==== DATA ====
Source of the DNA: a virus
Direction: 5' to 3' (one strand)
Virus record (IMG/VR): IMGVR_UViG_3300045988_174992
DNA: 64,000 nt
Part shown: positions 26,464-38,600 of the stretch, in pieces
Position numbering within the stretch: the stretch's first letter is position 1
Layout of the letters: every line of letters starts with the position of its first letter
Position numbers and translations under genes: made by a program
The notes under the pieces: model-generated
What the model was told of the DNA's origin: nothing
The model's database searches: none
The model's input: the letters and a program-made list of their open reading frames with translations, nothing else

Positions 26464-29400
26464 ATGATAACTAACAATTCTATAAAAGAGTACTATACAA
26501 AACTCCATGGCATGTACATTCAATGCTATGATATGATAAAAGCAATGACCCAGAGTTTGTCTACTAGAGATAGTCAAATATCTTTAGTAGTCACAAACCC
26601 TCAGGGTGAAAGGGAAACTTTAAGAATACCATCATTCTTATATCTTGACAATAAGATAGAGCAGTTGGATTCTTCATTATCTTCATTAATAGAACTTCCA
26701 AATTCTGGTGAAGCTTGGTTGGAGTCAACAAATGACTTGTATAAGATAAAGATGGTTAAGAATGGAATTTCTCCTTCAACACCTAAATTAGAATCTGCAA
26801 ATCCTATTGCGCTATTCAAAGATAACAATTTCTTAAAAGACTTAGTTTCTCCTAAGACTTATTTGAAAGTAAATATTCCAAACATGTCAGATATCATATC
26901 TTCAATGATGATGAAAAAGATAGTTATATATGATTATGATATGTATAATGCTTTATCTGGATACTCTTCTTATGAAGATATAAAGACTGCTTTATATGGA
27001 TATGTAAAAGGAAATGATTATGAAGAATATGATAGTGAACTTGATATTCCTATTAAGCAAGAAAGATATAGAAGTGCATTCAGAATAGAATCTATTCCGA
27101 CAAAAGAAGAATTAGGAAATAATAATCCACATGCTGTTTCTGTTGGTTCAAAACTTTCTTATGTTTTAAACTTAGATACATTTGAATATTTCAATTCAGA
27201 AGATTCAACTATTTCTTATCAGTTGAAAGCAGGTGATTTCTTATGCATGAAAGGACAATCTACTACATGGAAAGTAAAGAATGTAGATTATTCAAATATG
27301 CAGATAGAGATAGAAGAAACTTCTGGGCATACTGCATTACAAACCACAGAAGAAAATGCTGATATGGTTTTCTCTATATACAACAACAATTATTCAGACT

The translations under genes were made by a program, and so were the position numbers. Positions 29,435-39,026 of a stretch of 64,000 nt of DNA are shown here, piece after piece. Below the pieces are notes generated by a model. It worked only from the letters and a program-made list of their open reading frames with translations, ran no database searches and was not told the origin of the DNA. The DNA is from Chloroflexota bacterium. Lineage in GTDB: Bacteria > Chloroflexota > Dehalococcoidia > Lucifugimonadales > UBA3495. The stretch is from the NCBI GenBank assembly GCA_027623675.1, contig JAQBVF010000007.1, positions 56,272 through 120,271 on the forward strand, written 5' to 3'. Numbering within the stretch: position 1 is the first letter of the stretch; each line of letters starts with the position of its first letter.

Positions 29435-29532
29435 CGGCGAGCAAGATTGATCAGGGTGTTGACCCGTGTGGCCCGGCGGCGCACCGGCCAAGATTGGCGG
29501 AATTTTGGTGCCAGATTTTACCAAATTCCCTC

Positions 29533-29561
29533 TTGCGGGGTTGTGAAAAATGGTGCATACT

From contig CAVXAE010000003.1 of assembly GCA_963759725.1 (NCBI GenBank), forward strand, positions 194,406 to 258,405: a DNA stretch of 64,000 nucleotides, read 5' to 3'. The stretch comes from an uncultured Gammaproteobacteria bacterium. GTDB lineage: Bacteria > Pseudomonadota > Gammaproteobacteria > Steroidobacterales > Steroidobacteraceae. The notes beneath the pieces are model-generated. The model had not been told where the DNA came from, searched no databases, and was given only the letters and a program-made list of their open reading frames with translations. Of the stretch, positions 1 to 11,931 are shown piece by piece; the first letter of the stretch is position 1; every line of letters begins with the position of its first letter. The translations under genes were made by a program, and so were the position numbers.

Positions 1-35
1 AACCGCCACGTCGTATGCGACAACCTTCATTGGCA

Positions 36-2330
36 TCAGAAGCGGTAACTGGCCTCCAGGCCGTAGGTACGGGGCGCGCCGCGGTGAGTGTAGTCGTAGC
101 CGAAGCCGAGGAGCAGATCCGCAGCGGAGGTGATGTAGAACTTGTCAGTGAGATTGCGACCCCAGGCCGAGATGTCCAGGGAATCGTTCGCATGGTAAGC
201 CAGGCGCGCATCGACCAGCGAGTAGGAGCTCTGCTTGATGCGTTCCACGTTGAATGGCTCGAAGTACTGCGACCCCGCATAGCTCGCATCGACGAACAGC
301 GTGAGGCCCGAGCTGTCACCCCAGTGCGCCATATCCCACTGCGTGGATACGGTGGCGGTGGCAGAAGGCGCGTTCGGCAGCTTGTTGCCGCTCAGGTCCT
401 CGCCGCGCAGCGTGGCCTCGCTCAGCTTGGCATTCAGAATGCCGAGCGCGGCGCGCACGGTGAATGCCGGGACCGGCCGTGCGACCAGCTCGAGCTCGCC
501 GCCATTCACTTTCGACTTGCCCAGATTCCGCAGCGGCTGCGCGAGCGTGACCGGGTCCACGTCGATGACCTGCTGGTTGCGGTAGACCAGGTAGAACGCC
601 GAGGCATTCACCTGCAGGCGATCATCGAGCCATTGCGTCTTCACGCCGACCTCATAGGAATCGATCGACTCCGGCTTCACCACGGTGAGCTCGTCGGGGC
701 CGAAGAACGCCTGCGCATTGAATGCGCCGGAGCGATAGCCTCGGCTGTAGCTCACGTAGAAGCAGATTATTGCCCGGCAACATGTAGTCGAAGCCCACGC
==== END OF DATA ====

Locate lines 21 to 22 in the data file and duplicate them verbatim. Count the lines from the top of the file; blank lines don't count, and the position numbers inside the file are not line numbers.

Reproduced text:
27101 CAAAAGAAGAATTAGGAAATAATAATCCACATGCTGTTTCTGTTGGTTCAAAACTTTCTTATGTTTTAAACTTAGATACATTTGAATATTTCAATTCAGA
27201 AGATTCAACTATTTCTTATCAGTTGAAAGCAGGTGATTTCTTATGCATGAAAGGACAATCTACTACATGGAAAGTAAAGAATGTAGATTATTCAAATATG